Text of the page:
As a long-time fan of John McClain’s arme de choix, the Beretta M92, I was thrilled at the announcement of the M9A3. Unfortunately, the U.S. military doesn’t share my enthusiasm. They promptly rejected the weapon’s adoption before ever laying a hand on it, presumably in favor of another small arms goose chase that like similar programs to replace the M16 will cost taxpayers millions with no tangible result. This is especially imbecilic since the M9 could be easily modified into the world-class combat handgun the U.S. military needs.
Addressing the ergonomic concerns of shooters and soldiers alike, Beretta’s new M9A3 has a straight, deep-checkered Vertec-style grip. Though they didn’t take the ergo overhaul far enough. My biggest gripes with the M92 series of handguns is the long initial double-action trigger pull and the awkward location of its safety.
The U.S. Army must love manual safeties because the most popular military handgun of all time features two of them: a thumb and grip safety. Of course I’m referring to the M1911, but why did the brass shy away from many of its design ideas when adopting the M9? Even removing one in favor an unreachable frame-mounted safety on their original 92 models.
Special models like the Beretta Billennium incorporated an thumb-mounted safety, but these were hyper-limited runs of high-end, speciality weapons. The M9A3 in a SAO configuration with frame-mounted, oversized thumb safety would make one hell of a combat weapon with a few additional changes.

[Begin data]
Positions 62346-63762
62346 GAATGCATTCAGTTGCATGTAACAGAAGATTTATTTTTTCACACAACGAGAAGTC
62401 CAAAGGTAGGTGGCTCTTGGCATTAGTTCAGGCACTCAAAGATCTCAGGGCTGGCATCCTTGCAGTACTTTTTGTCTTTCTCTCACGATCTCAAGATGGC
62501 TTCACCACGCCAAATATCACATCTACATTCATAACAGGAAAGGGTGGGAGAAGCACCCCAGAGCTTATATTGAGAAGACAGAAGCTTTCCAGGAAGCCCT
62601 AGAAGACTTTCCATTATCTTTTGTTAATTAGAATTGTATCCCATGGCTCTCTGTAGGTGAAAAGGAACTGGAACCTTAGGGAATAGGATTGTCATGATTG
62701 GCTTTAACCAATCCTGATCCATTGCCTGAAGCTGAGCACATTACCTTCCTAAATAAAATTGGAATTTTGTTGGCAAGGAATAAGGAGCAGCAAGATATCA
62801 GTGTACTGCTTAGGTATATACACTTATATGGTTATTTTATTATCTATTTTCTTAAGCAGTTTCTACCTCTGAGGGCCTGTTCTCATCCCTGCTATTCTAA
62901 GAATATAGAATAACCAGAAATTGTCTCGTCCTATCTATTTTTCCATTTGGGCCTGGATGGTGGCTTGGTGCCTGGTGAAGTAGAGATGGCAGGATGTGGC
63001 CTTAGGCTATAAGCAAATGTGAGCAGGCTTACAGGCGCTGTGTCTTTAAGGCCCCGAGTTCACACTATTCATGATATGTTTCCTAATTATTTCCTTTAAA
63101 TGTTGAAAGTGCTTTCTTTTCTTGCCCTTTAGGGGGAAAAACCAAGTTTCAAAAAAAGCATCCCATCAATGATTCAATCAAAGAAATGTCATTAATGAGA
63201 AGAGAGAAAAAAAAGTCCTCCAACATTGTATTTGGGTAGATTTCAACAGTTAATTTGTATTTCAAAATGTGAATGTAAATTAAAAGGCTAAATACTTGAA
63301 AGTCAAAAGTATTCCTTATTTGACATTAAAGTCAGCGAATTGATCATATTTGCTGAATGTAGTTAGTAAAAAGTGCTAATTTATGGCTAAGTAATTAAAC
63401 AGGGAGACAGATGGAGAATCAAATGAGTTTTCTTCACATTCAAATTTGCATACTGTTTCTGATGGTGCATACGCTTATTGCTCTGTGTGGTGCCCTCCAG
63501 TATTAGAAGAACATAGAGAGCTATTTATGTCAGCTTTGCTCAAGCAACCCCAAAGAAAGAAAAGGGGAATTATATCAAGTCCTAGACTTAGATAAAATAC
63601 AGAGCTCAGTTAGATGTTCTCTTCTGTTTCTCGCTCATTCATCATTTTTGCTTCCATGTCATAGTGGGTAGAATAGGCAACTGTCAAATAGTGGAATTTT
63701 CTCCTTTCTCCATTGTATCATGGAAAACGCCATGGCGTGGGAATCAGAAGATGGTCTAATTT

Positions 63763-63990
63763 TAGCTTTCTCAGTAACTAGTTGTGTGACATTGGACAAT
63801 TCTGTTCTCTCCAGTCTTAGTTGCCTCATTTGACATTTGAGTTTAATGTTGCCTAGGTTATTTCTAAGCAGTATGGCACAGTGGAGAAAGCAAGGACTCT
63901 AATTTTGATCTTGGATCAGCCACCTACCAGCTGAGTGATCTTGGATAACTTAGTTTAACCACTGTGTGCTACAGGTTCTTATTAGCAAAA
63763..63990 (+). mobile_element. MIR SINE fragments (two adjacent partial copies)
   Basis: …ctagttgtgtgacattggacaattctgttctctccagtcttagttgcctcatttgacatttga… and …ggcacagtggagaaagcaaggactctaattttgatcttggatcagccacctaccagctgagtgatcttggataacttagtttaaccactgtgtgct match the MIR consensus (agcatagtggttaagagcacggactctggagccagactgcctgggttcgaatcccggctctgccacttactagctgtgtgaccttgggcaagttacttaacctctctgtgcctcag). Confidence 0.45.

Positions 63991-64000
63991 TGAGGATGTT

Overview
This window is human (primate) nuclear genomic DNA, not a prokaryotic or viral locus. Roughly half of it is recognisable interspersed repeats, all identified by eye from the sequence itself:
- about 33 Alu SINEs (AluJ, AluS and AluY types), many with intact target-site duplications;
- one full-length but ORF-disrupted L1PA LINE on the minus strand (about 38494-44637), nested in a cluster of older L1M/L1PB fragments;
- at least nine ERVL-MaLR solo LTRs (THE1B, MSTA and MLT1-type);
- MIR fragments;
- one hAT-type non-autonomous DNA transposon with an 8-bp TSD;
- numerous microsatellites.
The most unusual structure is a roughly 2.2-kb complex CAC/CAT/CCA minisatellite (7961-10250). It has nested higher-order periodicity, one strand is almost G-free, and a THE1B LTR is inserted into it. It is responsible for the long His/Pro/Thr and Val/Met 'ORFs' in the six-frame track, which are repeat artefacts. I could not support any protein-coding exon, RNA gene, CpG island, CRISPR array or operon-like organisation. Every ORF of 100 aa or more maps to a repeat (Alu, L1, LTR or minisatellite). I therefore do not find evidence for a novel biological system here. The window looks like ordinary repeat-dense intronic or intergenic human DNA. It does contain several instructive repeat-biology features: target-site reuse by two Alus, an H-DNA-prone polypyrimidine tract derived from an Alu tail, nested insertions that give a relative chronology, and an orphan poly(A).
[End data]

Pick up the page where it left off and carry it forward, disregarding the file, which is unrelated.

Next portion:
Such as replacing the tritium-infused, squared-off rear sight with a Novak-style, blacked-out ramp. Doing so makes drawing from a holster less likely to snag. Blacking out the rear sights forces the shooter to focus on the front sight. Nothing instills better habits than having no other options.
Additionally magazine capacity should be bumped up to 20 rounds while retaining backwards compatibility with existing M9 mags, and the barrel should come pre-threaded with a protector installed. In case it wasn’t glaringly obvious, I’m rooting for a threaded, single action only combat-ready Beretta Billenium in FDE.
Imagine the M9 with a M1911-style oversized thumb safety that doubles as a thumb rest. Teaching a repeatable grip for new shooters would not only be very easy, but also reinforce how to manipulate the safety. Sure, training would have to be modified so soldiers would know to sweep the safety as they drew from a holster. But as millions of 1911-owners can tell you, it’s very intuitive. This has the added bonus of teaching new shooters to adopt a higher grip, thus reducing the already negligible recoil of a 9mm steel handgun.
The M9 isn’t perfect, but its lengthy service life should be used to develop something that is. Throwing out a tool once you’ve discovered all its flaws instead of ironing them out makes sense from a monetary perspective, but not from an end-user one. Soldiers already know how to use the M9, and they know what they do and don’t like. The M9 has 30 years of beta testing, it’s time to put that valuable data to work, not start over with a brand new design.